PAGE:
NEWCOMB — If you’ve got a knack for the natural world and delight in stomping through bogs during mud season, then local scientists have a job for you:
How does citizen scientist sound?
Scientists at Paul Smith’s College and the Adirondack Interpretive Center need your input as part of their wetland monitoring program, the central goal of which is to gather phenology data — or intel on the timing in biological events — for wetlands throughout the park.
“Wetlands really are the cradles throughout the region,” said John Sheehan, a representative of the Adirondack Council, a wilderness advocacy group.
Sheehan said wetlands are a nursery for wildlife because they are primary points for creatures to obtain water; they’re a breeding habitat and important for flood control because they absorb runoff from storms.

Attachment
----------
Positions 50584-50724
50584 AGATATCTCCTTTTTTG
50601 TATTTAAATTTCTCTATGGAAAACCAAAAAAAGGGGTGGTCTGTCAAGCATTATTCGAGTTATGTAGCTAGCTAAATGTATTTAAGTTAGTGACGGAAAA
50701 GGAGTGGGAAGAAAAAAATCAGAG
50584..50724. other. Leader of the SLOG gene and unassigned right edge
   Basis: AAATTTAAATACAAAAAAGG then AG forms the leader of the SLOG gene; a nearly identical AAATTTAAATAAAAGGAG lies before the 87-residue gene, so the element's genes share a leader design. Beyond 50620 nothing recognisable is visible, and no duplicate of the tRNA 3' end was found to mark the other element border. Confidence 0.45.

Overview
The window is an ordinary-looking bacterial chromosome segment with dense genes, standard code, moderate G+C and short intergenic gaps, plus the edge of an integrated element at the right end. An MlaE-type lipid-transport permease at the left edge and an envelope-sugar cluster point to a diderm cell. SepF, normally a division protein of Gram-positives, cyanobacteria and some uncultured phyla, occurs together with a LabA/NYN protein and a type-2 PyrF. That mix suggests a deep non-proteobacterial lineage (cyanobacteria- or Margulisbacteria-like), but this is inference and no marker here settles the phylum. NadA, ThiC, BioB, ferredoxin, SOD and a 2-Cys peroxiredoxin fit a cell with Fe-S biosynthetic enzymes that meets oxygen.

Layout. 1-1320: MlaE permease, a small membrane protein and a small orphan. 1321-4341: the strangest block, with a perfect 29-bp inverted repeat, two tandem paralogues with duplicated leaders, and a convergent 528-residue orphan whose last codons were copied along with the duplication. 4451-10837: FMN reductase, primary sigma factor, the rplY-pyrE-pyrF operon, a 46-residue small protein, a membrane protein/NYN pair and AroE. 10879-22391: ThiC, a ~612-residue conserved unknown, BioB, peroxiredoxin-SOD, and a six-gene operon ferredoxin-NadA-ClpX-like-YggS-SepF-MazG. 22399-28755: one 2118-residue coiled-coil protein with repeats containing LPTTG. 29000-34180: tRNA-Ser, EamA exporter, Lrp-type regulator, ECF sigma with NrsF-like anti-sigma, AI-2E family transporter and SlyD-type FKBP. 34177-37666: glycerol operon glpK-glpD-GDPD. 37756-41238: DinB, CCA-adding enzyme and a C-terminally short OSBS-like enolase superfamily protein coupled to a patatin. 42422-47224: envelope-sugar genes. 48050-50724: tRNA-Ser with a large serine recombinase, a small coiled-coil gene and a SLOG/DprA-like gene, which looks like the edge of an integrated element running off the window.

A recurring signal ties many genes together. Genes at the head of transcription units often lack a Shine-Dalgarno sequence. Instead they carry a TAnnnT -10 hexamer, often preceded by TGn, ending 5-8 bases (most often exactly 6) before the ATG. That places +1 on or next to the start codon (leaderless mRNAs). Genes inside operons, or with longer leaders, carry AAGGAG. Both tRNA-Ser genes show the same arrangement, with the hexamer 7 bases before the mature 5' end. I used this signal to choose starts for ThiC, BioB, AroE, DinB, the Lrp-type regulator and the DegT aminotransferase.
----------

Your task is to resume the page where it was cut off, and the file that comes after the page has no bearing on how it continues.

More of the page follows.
“Large wetlands are also really excellent bird habitats,” said Sheehan. “The number of species that can live in a wetland expands exponentially past 50 acres. The Adirondacks hosts a wide variety of wildlife species that don’t have homes anywhere else.”
About 260 species call the park their home, 170 of which breed here.
Center for Adirondack Biodiversity Director David Patrick, one of the scientists who is spearheading the project from the brain trust at Paul Smith’s College, said it’s important to keep track of changes in wetlands over space and time.
Subtle changes in phenology are signs that wetlands may be threatened by climate change in the future, he said.
There are not enough scientists to monitor these small, almost imperceptible changes, which is why they need to equip a team of citizen scientists who have intimate knowledge of the surroundings of where they live and work.
“This is a great opportunity to work together and figure out if we should be worried,” he said.
One sign that something is amiss in the natural world is when biological changes occur at different times during the year.